From The Art and Popular Culture Encyclopedia
"It was also Benjamin, of course, who praised John Heartfield for salvaging the revolutionary nature of Dada by incorporating its techniques into photomontage." --After the Great Divide (1986) by Andreas Huyssen
John Heartfield (born Helmut Herzfeld; 19 June 1891 – 26 April 1968) was a German artist who pioneered the use of art as a political weapon. Some of his most famous photomontages were anti-Nazi and anti-fascist statements. Heartfield also created book jackets for book authors, such as Upton Sinclair, as well as stage sets for contemporary playwrights, such as Bertolt Brecht and Erwin Piscator.
In 1918 Heartfield began at the Berlin Dada scene, and the Communist Party of Germany. He was dismissed from the Reichswehr film service on account of his support for the strike that followed the assassination of Karl Liebknecht and Rosa Luxemburg. With George Grosz, he founded Die Pleite, a satirical magazine. After meeting Bertolt Brecht, who was to have an influence on his art, Heartfield developed photomontage into a form of political and artistic representation. He worked for two communist publications: the daily Die Rote Fahne and the weekly Arbeiter-Illustrierte-Zeitung (AIZ), the latter of which published the works for which Heartfield is best remembered.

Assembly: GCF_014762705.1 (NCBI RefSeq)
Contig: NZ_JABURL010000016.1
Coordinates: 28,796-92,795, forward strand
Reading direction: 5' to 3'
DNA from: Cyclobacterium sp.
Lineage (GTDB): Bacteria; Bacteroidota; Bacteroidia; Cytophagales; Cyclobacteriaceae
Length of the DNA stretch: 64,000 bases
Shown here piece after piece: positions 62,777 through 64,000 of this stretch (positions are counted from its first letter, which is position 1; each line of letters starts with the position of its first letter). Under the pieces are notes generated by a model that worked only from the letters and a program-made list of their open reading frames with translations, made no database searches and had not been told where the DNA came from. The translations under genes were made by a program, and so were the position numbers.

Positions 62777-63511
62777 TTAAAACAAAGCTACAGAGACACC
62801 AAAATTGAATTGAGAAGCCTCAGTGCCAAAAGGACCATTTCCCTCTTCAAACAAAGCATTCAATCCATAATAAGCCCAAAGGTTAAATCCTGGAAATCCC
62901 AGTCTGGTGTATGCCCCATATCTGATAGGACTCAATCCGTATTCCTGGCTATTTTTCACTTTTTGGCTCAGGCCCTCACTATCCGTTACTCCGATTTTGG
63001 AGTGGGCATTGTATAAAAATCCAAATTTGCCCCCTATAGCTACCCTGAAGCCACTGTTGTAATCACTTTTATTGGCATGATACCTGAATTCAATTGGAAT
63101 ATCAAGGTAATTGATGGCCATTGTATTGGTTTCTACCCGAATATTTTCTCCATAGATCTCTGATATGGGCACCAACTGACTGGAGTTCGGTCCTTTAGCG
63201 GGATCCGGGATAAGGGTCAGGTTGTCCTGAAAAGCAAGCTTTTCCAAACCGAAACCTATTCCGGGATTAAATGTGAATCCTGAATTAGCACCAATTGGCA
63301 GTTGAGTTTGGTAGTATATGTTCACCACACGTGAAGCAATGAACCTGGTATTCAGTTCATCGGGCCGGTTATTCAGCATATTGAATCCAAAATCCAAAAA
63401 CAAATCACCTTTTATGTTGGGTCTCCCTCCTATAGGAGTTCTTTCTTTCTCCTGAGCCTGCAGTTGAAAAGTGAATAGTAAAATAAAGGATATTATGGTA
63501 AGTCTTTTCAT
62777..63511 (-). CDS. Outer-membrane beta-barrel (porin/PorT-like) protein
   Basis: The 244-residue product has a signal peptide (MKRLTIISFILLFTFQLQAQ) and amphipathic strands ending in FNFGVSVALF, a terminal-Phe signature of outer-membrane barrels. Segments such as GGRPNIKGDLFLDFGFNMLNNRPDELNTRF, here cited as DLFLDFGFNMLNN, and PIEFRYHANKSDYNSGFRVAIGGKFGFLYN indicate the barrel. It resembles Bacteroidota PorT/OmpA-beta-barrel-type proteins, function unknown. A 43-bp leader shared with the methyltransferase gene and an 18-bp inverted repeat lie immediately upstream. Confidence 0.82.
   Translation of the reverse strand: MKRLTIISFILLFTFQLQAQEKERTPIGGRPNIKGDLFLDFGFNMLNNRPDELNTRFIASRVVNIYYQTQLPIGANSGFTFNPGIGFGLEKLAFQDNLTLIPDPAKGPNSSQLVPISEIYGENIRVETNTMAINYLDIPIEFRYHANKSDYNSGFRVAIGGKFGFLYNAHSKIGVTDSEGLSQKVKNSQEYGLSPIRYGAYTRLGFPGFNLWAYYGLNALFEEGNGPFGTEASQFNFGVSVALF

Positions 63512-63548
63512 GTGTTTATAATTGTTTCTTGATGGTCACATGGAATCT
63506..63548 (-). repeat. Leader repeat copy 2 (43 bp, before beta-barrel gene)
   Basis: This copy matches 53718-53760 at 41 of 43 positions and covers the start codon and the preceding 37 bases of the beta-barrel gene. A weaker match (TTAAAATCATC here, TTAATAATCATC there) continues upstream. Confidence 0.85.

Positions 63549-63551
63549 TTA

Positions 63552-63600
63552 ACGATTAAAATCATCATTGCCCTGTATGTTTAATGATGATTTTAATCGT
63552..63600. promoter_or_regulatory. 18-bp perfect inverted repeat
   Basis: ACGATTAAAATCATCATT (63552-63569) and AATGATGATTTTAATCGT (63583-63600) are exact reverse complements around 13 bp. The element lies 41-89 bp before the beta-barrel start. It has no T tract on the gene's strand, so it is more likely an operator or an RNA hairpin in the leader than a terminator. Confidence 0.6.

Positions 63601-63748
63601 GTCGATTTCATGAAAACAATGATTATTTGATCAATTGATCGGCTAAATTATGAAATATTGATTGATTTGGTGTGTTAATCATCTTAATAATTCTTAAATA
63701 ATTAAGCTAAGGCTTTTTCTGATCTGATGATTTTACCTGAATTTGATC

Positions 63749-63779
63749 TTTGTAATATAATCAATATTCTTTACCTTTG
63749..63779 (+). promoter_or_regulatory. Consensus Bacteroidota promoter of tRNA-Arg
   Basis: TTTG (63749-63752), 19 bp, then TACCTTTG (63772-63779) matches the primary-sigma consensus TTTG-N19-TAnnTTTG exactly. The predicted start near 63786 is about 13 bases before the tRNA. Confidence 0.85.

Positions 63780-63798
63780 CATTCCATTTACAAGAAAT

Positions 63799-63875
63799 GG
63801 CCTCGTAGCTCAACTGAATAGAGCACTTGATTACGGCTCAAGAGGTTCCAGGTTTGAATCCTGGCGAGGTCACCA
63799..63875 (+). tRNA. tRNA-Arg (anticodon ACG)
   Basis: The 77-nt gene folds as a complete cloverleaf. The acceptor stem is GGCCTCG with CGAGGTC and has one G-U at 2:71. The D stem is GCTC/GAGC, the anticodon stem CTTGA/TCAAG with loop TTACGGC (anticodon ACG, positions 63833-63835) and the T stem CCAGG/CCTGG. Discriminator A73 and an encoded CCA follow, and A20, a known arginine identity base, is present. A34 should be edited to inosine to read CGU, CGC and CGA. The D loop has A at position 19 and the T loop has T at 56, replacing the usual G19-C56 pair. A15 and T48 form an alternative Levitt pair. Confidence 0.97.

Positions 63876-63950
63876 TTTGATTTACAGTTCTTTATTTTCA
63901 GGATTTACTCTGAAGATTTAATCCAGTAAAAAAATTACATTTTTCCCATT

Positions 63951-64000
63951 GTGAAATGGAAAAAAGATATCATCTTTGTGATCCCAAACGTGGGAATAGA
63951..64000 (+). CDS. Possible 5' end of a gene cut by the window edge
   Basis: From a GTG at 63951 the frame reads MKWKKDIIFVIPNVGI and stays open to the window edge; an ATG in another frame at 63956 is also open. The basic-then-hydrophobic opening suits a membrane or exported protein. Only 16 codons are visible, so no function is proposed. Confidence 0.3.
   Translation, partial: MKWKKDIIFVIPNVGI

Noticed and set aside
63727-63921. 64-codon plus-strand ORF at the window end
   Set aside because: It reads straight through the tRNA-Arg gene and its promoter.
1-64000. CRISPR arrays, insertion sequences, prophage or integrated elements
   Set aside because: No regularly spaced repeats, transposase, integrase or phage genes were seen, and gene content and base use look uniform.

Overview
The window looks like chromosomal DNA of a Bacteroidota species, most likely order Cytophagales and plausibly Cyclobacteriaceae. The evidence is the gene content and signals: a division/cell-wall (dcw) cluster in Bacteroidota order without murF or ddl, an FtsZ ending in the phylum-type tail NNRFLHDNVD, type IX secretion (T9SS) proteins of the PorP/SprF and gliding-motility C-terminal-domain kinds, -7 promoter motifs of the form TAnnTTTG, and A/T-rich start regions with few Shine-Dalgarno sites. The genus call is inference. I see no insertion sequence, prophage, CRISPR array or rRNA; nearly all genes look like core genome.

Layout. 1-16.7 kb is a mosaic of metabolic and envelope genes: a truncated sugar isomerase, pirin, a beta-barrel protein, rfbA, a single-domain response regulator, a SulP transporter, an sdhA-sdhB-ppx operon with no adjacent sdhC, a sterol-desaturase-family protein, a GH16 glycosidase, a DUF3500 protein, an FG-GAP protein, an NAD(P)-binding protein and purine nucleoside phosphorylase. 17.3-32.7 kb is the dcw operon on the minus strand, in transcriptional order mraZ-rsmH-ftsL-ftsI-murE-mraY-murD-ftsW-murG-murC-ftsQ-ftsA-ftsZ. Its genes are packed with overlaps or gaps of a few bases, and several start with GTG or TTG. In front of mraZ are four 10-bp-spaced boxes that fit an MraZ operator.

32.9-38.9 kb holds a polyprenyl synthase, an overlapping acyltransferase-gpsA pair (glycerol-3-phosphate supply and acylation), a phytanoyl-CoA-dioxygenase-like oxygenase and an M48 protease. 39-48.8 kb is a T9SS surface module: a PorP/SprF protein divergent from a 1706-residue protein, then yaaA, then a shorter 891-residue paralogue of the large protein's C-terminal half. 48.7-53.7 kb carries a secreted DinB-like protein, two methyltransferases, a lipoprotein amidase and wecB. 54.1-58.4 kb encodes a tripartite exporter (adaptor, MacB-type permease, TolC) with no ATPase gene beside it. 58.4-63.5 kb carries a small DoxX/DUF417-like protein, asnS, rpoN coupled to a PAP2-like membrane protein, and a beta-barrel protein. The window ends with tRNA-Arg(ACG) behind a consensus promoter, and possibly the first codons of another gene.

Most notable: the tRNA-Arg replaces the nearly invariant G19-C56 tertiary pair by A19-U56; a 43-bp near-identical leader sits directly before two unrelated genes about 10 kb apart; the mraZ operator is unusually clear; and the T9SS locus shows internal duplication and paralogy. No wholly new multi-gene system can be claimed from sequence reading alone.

In 1933, after the National Socialists came to power in Germany, Heartfield relocated to Czechoslovakia, where he continued his photomontage work for the AIZ (which was published in exile); in 1938, fearing a German takeover of his host country, he left for England living in Hampstead. He settled in East Germany and Berlin after World War II, in 1954, and worked closely with theater directors such as Benno Besson and Wolfgang Langhoff at Berliner Ensemble and Deutsches Theater.
In 1967 he visited Britain and began preparing a retrospective exhibition of his work, "photomontages", which was subsequently completed by his widow Gertrude and the Deutsche Akademie der Künste, and shown at the ICA in London in 1969.
In 2005, Tate Britain held an exhibition of his photomontage pieces.
One of his more famous pieces, made in 1935 entitled Hurrah, die Butter ist Alle! was published on the frontpage of the AIZ in 1935. A parody of the aesthetics of propaganda, the photomontage shows a family at a kitchen table, where a nearby portrait of Hitler hangs and the wallpaper is emblazoned with swastikas. The family — mother, father, old woman, young man, baby, and dog — are attempting to eat pieces of metal, such as chains, bicycle handlebars, and rifles. Below, the title is written in large letters, in addition to a quote by Hermann Göring during food shortage. Translated, the quote reads: "Iron has always made a nation strong, butter and lard have only made the people fat".
Homages in modern culture
Hurrah, die Butter ist Alle! served as the inspiration behind the song "Metal Postcard (Mittageisen)" by Siouxsie & the Banshees; the song was re-recorded in German and released as a single with Heartfield's work as the cover art.
The band Blurt recorded a song called "Hurrah! Die Butter Ist Alle" on their 1986 album "Poppycock"
The Heartfield piece The Hand has 5 Fingers with its original text: "5 fingers make a hand! With these 5 grab the enemy!", was referenced by alternative metal band System of a Down. A text printed on the back of the album System of a Down reads: "The hand has five fingers, capable and powerful, with the ability to destroy as well as create". It should be noted however that this concept is not confined to Heartfield's work and is present, for example, in the symbolism of the raised fist.